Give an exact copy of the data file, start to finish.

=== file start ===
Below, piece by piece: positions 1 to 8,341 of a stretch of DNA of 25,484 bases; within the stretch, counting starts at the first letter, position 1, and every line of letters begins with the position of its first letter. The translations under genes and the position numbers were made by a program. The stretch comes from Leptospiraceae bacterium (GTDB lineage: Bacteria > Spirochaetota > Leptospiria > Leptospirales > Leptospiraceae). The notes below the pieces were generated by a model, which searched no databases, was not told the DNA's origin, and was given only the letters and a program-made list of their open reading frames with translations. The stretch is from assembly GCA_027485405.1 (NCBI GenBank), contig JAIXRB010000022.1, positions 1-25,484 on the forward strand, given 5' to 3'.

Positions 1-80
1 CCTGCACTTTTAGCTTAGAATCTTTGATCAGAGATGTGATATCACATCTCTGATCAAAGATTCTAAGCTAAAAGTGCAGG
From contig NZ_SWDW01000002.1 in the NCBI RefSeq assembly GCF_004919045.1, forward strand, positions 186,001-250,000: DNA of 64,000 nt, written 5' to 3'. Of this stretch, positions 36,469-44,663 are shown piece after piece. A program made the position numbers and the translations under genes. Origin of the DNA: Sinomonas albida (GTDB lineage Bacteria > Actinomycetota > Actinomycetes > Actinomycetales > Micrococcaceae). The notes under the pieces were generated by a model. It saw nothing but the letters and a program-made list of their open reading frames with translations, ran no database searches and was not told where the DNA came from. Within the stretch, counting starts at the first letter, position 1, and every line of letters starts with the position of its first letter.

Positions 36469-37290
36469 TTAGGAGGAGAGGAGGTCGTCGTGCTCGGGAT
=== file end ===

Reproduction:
Below, piece by piece: positions 1 to 8,341 of a stretch of DNA of 25,484 bases; within the stretch, counting starts at the first letter, position 1, and every line of letters begins with the position of its first letter. The translations under genes and the position numbers were made by a program. The stretch comes from Leptospiraceae bacterium (GTDB lineage: Bacteria > Spirochaetota > Leptospiria > Leptospirales > Leptospiraceae). The notes below the pieces were generated by a model, which searched no databases, was not told the DNA's origin, and was given only the letters and a program-made list of their open reading frames with translations. The stretch is from assembly GCA_027485405.1 (NCBI GenBank), contig JAIXRB010000022.1, positions 1-25,484 on the forward strand, given 5' to 3'.

Positions 1-80
1 CCTGCACTTTTAGCTTAGAATCTTTGATCAGAGATGTGATATCACATCTCTGATCAAAGATTCTAAGCTAAAAGTGCAGG
From contig NZ_SWDW01000002.1 in the NCBI RefSeq assembly GCF_004919045.1, forward strand, positions 186,001-250,000: DNA of 64,000 nt, written 5' to 3'. Of this stretch, positions 36,469-44,663 are shown piece after piece. A program made the position numbers and the translations under genes. Origin of the DNA: Sinomonas albida (GTDB lineage Bacteria > Actinomycetota > Actinomycetes > Actinomycetales > Micrococcaceae). The notes under the pieces were generated by a model. It saw nothing but the letters and a program-made list of their open reading frames with translations, ran no database searches and was not told where the DNA came from. Within the stretch, counting starts at the first letter, position 1, and every line of letters starts with the position of its first letter.

Positions 36469-37290
36469 TTAGGAGGAGAGGAGGTCGTCGTGCTCGGGAT